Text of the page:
Great advice. Bub needs to learn to self settle and not rely on being patted and rocked to sleep. Perhaps regular walks in the pram to get bubs more used to it.Sorry to hear things are still difficult for you
My guess is unchanged: I am
betting bub is going down too late, possibly too hungry (solids? How often are milk feeds?). Combined with patting/rocking to sleep poor bub is not yet able to self settle.
- As mentioned in other threads I would look into the timing of the sleeps and feeds.
- start encouraging self settling at home so bub can sleep better when out. Wean off the rocking/patting to sleep. I know you said you don't mind this, however bubs inability to self settle at home is directly connected to the inability to sleep out of the home.
- start putting bub down somewhere different at home for the same day nap. Day after day. I used to put bub to sleep for his 4:30 nap in the rocking chair each day. To basically encourage him to be comfortable sleeping in different places.
- always put bub to sleep with the same comforter and where possible bedding. No matter where they are sleeping. Eg if you use a grobag in the cot, use a travel grobag in the pram. Only give bub his comforter at sleep time (so it remains a sleep cue). This will help bub to be more comfortable when sleeping out and about.
- cover the pram with a blockout sheet/blanket.
I hope this doesn't come across as harsh because it's not my intention to be hurtful. You sound like a really lovely mumma who is struggling... You are a battler fighting on for help and answers because you want the best for bub. Nothing is going to change until you get help for your anxiety. This has got to come first. Secondly I think professional help in the form of sleep school is needed. I personally think bubs sleeping is being made worse by the lack of routine and patting/rocking etc to sleep. Something needs to change with these key issues in order for things to get easier for you. Continuing to seek advice and then maintaining the status quo/making minor tweaks here and there won't really change a thing. I am definitely not trying to discourage you from continuing to seek advice on here, but unless real changes are made I am not sure any of it is going to be of use (unless you just want to vent, which is ok!).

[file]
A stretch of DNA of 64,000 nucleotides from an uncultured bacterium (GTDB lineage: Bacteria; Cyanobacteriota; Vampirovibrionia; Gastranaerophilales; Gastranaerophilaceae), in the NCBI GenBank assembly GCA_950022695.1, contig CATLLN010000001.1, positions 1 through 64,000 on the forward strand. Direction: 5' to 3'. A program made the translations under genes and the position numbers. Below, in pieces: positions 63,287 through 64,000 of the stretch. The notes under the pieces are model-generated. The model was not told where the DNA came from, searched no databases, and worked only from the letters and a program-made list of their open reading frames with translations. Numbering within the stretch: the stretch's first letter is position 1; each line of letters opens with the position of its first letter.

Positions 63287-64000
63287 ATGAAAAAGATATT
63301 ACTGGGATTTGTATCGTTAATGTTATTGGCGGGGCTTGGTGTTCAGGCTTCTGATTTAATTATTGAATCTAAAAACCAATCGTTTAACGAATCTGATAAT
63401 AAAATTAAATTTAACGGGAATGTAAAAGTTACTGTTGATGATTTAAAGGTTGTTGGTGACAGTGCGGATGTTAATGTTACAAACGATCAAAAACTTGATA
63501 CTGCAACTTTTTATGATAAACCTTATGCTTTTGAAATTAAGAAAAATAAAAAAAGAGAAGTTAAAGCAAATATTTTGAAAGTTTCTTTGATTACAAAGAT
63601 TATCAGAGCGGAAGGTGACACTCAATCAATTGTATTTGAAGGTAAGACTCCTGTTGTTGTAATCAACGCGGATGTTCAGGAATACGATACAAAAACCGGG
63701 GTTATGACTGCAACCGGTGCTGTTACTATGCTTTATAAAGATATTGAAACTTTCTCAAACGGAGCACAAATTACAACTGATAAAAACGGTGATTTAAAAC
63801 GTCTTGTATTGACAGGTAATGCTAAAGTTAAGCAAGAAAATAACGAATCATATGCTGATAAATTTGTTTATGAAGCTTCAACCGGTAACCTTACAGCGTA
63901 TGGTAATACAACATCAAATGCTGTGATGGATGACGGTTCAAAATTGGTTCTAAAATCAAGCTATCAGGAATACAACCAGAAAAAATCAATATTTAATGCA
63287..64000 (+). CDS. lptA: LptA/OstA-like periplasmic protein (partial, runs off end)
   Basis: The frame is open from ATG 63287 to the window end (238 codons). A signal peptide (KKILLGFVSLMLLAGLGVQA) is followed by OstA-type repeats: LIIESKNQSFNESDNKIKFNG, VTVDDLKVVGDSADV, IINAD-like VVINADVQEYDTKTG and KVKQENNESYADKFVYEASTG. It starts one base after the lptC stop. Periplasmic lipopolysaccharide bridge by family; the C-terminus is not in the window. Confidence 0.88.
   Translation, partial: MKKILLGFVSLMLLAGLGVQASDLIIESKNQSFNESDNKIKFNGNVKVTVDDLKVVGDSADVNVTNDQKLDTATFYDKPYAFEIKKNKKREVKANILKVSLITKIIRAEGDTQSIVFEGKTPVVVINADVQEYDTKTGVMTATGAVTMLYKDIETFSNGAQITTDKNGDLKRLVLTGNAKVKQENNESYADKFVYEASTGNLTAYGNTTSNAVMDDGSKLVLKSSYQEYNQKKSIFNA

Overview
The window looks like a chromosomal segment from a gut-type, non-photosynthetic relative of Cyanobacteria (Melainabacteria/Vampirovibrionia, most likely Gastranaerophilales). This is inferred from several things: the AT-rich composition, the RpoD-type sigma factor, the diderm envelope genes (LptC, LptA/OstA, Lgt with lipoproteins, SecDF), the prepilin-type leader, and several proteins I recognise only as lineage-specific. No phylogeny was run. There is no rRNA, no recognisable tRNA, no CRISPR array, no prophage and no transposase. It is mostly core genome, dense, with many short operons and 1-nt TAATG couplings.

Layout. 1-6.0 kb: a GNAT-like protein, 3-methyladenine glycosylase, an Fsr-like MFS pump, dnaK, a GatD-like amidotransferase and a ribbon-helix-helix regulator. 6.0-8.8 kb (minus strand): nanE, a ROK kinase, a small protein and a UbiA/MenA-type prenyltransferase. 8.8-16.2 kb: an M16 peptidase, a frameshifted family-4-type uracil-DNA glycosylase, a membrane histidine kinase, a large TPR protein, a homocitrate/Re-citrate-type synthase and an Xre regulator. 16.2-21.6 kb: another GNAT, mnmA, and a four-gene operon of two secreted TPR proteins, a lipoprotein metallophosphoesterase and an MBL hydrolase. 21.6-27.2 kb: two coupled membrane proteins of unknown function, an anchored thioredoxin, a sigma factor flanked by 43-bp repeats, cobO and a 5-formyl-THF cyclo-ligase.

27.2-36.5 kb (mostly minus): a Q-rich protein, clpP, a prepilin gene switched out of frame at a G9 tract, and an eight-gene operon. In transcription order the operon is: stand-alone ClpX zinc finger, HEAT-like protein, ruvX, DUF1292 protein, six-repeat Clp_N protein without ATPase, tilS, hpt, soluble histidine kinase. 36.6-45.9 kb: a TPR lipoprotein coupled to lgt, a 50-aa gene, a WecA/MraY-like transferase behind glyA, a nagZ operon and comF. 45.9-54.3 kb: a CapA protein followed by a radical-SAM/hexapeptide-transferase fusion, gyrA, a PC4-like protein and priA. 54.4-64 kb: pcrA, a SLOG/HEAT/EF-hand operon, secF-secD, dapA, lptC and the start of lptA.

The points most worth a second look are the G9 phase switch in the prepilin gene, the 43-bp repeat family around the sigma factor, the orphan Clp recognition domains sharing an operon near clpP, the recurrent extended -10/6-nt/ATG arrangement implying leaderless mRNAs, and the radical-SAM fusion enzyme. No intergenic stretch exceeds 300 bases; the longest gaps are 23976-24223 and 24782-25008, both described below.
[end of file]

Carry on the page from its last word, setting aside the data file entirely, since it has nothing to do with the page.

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12-12-2014 17:33 #31
13-12-2014 14:57 #32Member
- Join Date
- Feb 2014
- Perth NOR
Heartstringz I would also suggest sleep school. I have always seen you posting and be able to relate to your problems so much, so I know you are going through a really hard time right now.
I never thought about sleep school before, as I thought it was too expensive for us. However, one day after calling Ngala help line when I was on the absolute end of my tether they said it was means tested. I'm pretty sure Ngala is a WA thing, but is there one similar in your state? They told me a lot about it and they offer a range of sleeping solutions, not just crying it out. I'm booked in to go at the end of december. I'm happy to have the day where someone is physically with me and showing me what to do. I think it's going to clear my head space a lot and give me, baby and hubby some consistency from a clean slate.